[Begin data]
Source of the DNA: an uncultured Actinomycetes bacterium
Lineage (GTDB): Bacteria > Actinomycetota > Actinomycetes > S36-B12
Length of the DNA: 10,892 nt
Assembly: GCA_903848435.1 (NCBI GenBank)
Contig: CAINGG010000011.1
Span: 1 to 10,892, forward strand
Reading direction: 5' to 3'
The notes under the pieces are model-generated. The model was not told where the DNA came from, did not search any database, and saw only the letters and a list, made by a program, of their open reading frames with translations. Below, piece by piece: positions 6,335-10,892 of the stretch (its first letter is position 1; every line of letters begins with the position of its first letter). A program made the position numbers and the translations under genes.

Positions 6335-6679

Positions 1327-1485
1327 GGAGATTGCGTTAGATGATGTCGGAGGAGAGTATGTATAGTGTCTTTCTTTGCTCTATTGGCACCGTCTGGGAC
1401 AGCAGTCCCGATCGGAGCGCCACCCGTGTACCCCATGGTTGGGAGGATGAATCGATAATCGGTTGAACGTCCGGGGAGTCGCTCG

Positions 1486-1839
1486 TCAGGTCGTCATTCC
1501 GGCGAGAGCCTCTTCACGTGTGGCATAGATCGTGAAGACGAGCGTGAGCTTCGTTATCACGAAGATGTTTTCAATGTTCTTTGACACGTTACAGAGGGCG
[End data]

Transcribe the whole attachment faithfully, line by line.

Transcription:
Source of the DNA: an uncultured Actinomycetes bacterium
Lineage (GTDB): Bacteria > Actinomycetota > Actinomycetes > S36-B12
Length of the DNA: 10,892 nt
Assembly: GCA_903848435.1 (NCBI GenBank)
Contig: CAINGG010000011.1
Span: 1 to 10,892, forward strand
Reading direction: 5' to 3'
The notes under the pieces are model-generated. The model was not told where the DNA came from, did not search any database, and saw only the letters and a list, made by a program, of their open reading frames with translations. Below, piece by piece: positions 6,335-10,892 of the stretch (its first letter is position 1; every line of letters begins with the position of its first letter). A program made the position numbers and the translations under genes.

Positions 6335-6679

Positions 1327-1485
1327 GGAGATTGCGTTAGATGATGTCGGAGGAGAGTATGTATAGTGTCTTTCTTTGCTCTATTGGCACCGTCTGGGAC
1401 AGCAGTCCCGATCGGAGCGCCACCCGTGTACCCCATGGTTGGGAGGATGAATCGATAATCGGTTGAACGTCCGGGGAGTCGCTCG

Positions 1486-1839
1486 TCAGGTCGTCATTCC
1501 GGCGAGAGCCTCTTCACGTGTGGCATAGATCGTGAAGACGAGCGTGAGCTTCGTTATCACGAAGATGTTTTCAATGTTCTTTGACACGTTACAGAGGGCG